Windows 8.1 Will Not Work On Some Older PCs

Windows-8-Metro-logoForums can be a great source of information. If you want to know how well a product is doing, if there are any issues and how frequent or severe, just search around associated help forms. A current topic right now is how Windows 8.1 is refusing to upgrade on some Windows 8 machines running older hardware specs. I haven’t personally seen any official or editorial reports as to why this might be, but the forums do end up shedding some light.

Apparently, Microsoft has altered the System Requirements twixt Windows 8 and Windows 8.1 to include an additional item affecting some older CPUs and motherboards:

windows 8.1 - system requirments

When you attempt to upgrade to Windows 8.1 on a Windows 8 machine running non-compatible hardware you will receive a “This PC can’t run Windows 8.1” message, similar to the following screenshot:

windows 8.1 - fail message

There is no official determination of just how many users might be affected by this issue, nor would it be easy to make one. The consensus is that a very few machines will actually be affected, the number of forum posts reporting this issue suggest that there are at least some who have been affected already. That’s hardly the point though, the real issue here is why did Microsoft change hardware requirements for 8.1 in the first place. If there was going to be a new standard, surely it would have made sense to introduce it in Windows 8 so that any future upgrades would share similar compatibility?

My theory; Microsoft was so keen to see Windows 8 succeed, it held off updating the hardware requirements to ensure that as many people as possible, including those running older machines, upgraded to the new operating system. In other words; it was all about about boosting Windows 8 adoption rate statistics. Now, it seems, Microsoft has thumbed its nose at those users who could run Windows 8 successfully but are now unable take advantage of the free upgrade to 8.1.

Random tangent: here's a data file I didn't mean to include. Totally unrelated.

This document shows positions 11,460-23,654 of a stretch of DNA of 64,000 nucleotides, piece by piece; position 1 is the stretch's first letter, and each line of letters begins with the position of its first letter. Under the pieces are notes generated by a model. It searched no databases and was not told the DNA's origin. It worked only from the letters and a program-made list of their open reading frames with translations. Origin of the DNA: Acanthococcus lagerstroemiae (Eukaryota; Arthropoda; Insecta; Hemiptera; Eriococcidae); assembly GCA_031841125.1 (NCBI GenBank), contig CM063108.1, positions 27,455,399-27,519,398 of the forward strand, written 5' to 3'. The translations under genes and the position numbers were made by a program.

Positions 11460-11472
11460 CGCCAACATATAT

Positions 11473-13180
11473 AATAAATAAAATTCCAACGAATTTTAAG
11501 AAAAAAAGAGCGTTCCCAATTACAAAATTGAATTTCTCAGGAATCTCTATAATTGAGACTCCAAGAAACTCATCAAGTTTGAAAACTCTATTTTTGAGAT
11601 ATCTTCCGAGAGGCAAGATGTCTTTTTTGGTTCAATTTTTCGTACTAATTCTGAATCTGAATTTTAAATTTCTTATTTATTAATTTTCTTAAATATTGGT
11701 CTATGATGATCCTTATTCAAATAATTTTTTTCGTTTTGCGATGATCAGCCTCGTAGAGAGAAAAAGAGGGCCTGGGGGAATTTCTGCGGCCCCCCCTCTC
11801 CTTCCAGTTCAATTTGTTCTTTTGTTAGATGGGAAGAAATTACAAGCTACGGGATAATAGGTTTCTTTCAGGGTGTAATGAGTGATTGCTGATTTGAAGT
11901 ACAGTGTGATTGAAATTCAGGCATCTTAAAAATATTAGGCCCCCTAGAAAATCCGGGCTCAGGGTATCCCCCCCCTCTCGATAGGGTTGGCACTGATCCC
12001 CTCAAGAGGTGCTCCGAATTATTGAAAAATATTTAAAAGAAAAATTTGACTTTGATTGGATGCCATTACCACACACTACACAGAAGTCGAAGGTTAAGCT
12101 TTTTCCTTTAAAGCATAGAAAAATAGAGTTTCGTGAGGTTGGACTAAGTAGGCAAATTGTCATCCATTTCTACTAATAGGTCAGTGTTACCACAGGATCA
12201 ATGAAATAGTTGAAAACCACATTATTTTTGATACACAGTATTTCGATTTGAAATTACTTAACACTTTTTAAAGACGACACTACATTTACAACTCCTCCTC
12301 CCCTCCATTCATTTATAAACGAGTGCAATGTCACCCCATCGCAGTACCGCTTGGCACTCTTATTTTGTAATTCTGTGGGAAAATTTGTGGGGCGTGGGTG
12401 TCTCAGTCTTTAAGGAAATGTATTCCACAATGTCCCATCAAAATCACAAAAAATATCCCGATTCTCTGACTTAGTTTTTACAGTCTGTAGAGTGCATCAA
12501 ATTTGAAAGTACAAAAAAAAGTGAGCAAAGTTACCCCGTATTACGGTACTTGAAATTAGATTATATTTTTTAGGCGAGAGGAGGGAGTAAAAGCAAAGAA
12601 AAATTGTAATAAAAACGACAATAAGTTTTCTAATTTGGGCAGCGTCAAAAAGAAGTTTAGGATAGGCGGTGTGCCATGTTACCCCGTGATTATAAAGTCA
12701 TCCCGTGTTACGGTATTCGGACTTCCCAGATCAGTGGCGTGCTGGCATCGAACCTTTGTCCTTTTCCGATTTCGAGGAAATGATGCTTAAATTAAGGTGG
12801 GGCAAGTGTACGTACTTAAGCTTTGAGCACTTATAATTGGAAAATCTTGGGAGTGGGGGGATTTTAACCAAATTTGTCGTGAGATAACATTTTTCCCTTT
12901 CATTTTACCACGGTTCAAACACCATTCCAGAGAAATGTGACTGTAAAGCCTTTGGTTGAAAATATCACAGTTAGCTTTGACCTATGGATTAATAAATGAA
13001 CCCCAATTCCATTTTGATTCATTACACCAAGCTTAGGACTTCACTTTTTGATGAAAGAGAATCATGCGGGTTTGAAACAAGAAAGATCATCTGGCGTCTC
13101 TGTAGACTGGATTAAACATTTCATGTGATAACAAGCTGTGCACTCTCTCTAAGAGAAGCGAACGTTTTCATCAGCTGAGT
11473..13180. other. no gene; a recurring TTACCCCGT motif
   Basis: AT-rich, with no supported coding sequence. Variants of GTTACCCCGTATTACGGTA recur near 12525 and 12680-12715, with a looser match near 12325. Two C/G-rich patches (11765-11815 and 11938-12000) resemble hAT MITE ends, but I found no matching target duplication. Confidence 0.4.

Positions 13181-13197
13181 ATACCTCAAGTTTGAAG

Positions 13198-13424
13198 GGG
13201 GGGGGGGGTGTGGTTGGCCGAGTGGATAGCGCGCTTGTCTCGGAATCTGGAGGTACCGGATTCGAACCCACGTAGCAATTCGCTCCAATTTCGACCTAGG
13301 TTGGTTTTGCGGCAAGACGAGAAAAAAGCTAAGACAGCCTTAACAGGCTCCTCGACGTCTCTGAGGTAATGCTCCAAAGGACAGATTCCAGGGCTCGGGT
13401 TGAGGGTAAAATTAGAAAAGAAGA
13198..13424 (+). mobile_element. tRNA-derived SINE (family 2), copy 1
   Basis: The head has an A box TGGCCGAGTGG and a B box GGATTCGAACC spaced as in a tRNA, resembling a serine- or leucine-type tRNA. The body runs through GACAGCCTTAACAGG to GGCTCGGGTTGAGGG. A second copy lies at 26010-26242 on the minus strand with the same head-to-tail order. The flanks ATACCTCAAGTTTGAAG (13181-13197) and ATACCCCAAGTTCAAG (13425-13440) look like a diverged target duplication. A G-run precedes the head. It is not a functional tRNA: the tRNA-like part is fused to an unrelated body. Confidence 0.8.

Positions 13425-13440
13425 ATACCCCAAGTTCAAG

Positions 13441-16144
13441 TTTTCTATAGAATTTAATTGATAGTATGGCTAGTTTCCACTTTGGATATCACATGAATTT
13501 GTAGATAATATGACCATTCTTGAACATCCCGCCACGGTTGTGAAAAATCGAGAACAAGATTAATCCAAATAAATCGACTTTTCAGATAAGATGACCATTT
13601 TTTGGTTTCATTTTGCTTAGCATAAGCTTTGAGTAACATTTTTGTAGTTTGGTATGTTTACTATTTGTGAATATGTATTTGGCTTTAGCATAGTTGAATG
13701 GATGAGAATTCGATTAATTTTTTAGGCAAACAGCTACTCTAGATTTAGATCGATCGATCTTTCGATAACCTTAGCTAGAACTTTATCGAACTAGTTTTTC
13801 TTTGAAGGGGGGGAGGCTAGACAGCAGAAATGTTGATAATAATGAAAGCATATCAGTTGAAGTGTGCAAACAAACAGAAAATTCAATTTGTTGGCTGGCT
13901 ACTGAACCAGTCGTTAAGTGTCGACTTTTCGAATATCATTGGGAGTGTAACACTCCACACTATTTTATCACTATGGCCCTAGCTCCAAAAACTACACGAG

I might point out that this affects 64-bit systems only, 32-bit Windows 8 users are unaffected. However, I would hazard a guess that the vast majority of Windows 8 users would indeed be running the 64-bit version. There is also no way that I am aware of to downgrade a system from 64-bit to 32-bit Windows 8.1 – none that is free anyway.

Actually, since starting to research and compile this article, I have just come across a recent editorial on this matter which includes the following quote, purportedly emanating from Microsoft:

This was a change done to improve the security effectiveness of Windows by removing code that cannot use instructions such as CMPXCHG16b. Based on our data, the number of affected processors are extremely small, since this instruction has been supported for greater than 10 years.


I really don’t have a problem with the new requirements or the reasoning behind Microsoft’s decision to introduce them. However, I do have an issue with the timing. It seems rather odd to introduce these requirements in what amounts to a service pack rather than from day one of the operating system.

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About the Author

Jim Hillier

Jim is the resident freeware aficionado at DCT. A computer veteran with 30+ years experience who first started writing about computers and tech back in the days when freeware was actually free. His first computer was a TRS-80 in the 1980s, he progressed through the Commodore series of computers before moving to PCs in the 1990s. Now retired (aka an old geezer), Jim retains his passion for all things tech and still enjoys building and repairing computers for a select clientele... as well as writing for DCT, of course.

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